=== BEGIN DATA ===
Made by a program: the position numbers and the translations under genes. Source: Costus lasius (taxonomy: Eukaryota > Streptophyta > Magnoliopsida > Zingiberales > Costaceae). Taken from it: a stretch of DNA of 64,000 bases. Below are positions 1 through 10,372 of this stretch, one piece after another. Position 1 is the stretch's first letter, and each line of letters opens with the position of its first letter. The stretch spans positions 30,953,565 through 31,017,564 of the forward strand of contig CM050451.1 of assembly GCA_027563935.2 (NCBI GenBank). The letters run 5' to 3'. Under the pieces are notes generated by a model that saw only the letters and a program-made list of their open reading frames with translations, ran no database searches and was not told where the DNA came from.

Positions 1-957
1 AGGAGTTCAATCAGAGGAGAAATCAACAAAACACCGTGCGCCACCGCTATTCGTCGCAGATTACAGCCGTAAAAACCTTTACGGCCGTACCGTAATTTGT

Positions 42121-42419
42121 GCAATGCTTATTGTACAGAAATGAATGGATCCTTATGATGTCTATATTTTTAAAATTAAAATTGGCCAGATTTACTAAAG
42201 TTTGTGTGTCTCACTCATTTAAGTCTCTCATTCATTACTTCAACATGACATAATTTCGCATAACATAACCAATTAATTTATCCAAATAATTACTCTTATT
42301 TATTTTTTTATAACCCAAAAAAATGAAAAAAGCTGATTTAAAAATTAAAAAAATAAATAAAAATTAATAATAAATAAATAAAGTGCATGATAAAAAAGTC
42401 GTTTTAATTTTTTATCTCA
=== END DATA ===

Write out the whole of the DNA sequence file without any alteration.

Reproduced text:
Made by a program: the position numbers and the translations under genes. Source: Costus lasius (taxonomy: Eukaryota > Streptophyta > Magnoliopsida > Zingiberales > Costaceae). Taken from it: a stretch of DNA of 64,000 bases. Below are positions 1 through 10,372 of this stretch, one piece after another. Position 1 is the stretch's first letter, and each line of letters opens with the position of its first letter. The stretch spans positions 30,953,565 through 31,017,564 of the forward strand of contig CM050451.1 of assembly GCA_027563935.2 (NCBI GenBank). The letters run 5' to 3'. Under the pieces are notes generated by a model that saw only the letters and a program-made list of their open reading frames with translations, ran no database searches and was not told where the DNA came from.

Positions 1-957
1 AGGAGTTCAATCAGAGGAGAAATCAACAAAACACCGTGCGCCACCGCTATTCGTCGCAGATTACAGCCGTAAAAACCTTTACGGCCGTACCGTAATTTGT

Positions 42121-42419
42121 GCAATGCTTATTGTACAGAAATGAATGGATCCTTATGATGTCTATATTTTTAAAATTAAAATTGGCCAGATTTACTAAAG
42201 TTTGTGTGTCTCACTCATTTAAGTCTCTCATTCATTACTTCAACATGACATAATTTCGCATAACATAACCAATTAATTTATCCAAATAATTACTCTTATT
42301 TATTTTTTTATAACCCAAAAAAATGAAAAAAGCTGATTTAAAAATTAAAAAAATAAATAAAAATTAATAATAAATAAATAAAGTGCATGATAAAAAAGTC
42401 GTTTTAATTTTTTATCTCA